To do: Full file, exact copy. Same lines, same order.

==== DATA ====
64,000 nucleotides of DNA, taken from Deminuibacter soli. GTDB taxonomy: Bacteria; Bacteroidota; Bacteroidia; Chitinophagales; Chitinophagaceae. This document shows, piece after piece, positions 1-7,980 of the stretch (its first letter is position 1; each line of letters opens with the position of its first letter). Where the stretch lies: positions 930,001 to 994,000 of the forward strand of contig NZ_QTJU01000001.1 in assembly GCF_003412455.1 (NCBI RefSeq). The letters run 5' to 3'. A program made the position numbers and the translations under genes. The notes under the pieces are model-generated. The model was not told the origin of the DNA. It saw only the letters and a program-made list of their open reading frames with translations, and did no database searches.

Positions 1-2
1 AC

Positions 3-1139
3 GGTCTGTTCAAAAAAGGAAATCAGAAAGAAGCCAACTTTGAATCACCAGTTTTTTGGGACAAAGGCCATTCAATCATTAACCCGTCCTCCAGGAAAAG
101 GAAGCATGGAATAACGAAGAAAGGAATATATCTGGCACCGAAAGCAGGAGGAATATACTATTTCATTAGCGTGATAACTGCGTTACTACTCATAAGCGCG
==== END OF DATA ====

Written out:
64,000 nucleotides of DNA, taken from Deminuibacter soli. GTDB taxonomy: Bacteria; Bacteroidota; Bacteroidia; Chitinophagales; Chitinophagaceae. This document shows, piece after piece, positions 1-7,980 of the stretch (its first letter is position 1; each line of letters opens with the position of its first letter). Where the stretch lies: positions 930,001 to 994,000 of the forward strand of contig NZ_QTJU01000001.1 in assembly GCF_003412455.1 (NCBI RefSeq). The letters run 5' to 3'. A program made the position numbers and the translations under genes. The notes under the pieces are model-generated. The model was not told the origin of the DNA. It saw only the letters and a program-made list of their open reading frames with translations, and did no database searches.

Positions 1-2
1 AC

Positions 3-1139
3 GGTCTGTTCAAAAAAGGAAATCAGAAAGAAGCCAACTTTGAATCACCAGTTTTTTGGGACAAAGGCCATTCAATCATTAACCCGTCCTCCAGGAAAAG
101 GAAGCATGGAATAACGAAGAAAGGAATATATCTGGCACCGAAAGCAGGAGGAATATACTATTTCATTAGCGTGATAACTGCGTTACTACTCATAAGCGCG